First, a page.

Government Plans On Building The Bad Bank

It looks like the Obama administration’s first huge financial reform will involve a government funded “bad bank” to take over the financial system’s troubled assets. It’s got support from the most powerful person in the Obama administration, it’s got a new name, it’s probably the secret plan hinted at by Obama’s Treasury Secretary nominee, and it may be the reason Jamie Dimon and Ken Lewis started buying shares of their banks yesterday.

  • Sheila Bair supports the bad bank idea. Bair may be the most powerful economic regulator in the world right now. Ben Bernanke’s decision making is constrained by colleagues on the Federal Reserve. Everyone else is still transitioning into office. Bair is in place, she’s staying there, and she has her long-serving team of advisers by her side. And it’s become obvious that she is convinced that mortgage backed securities are being systematically underpriced. She believes the government could see a positive return if it bought up these assets.
  • They’ve given the bad bank a new name. You’ll never get lawmakers or the public to support the government creation of a bad bank. The solution is to give it a better name: The Aggregator Bank. This is purely a marketing move…and it’s a good one. It actually describes what the bank will do, aggregating the troubled assets from across the financial system.
  • Geithner hinted at it yesterday. In his Treasury Secretary confirmation hearing yesterday, Tim Geithner indicated that the Obama administration was working on a financial rescue but wouldn’t say exactly what it was. Clearly, something new is in the works. That means they aren’t going to follow the Paulson plan of injecting capital into banks by purchasing preferred shares. We’re betting this big new idea is exactly the one that the Obama administration has been anonymously leaking to the press: the bad bank.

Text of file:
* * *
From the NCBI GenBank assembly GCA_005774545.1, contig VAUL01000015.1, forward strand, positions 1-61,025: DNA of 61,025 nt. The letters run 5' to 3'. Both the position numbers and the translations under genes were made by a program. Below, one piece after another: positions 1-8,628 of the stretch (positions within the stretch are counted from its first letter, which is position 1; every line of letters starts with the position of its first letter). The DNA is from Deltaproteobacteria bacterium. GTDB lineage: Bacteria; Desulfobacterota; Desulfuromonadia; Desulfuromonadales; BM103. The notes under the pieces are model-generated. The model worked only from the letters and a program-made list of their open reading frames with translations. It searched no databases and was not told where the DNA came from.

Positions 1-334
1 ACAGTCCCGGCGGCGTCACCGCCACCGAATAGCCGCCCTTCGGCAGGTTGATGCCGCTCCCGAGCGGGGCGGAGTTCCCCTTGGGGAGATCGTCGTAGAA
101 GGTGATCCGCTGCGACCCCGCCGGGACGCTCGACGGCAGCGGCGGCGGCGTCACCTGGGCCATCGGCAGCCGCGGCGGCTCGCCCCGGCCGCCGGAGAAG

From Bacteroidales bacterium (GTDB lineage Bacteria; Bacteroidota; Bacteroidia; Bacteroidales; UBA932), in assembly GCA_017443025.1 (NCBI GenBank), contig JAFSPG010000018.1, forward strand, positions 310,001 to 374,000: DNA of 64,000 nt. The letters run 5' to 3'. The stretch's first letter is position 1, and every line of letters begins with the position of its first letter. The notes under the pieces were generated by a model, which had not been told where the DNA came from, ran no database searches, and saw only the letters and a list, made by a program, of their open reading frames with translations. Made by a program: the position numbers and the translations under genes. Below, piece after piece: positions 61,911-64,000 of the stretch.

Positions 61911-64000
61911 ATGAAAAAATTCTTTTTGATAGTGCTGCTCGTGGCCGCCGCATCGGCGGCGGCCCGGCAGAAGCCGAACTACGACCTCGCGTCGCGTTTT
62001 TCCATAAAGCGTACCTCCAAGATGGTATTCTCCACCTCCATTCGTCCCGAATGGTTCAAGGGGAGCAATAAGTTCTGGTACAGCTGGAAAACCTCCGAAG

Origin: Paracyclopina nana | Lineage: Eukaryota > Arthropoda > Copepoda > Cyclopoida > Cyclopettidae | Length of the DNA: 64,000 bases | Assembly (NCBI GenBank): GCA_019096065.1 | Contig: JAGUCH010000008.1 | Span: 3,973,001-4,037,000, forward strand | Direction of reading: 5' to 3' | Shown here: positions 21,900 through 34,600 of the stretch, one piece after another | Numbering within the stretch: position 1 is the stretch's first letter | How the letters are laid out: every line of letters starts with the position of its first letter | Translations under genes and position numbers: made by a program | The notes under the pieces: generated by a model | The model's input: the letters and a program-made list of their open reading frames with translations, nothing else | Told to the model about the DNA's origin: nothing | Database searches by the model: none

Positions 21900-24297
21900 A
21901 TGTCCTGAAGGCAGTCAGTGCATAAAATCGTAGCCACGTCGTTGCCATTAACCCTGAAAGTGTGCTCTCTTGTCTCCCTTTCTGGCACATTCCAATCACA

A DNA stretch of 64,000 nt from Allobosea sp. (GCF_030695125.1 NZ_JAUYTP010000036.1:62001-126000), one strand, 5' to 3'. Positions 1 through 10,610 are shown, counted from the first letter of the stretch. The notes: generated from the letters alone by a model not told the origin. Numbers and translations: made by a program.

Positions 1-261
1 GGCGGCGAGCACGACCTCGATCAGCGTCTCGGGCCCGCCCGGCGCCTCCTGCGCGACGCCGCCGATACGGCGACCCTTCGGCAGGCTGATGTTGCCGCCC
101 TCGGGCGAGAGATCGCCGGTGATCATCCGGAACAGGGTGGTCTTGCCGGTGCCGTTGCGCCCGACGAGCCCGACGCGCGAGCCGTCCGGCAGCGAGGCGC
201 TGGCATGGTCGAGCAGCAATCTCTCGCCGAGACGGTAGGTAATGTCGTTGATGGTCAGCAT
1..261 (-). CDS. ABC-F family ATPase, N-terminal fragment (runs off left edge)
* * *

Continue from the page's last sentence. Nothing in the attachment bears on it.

• Top banking officials are buying. The recent spurt of buying by the heads of JP Morgan and Bank of America could indicate that these guys think–or maybe actually know–that the bad bank will be created. Why would this be bullish news? Because the bad bank won’t dillute shareholders of their banks and won’t subordinate common beneath preferred equities. Instead, it will buy the troubled assets at values higher than the market believes they are worth. This means the banks will get to hand over their junk for cash. Also, buying now seems to be a bet that Obama will not wipeout shareholders by nationalizing either institution. (Side note: if the government officials have been consulting with banking heads about the bad bank, and we hope they have been, does it count as insider trading when the banking chiefs buy their own stock?)

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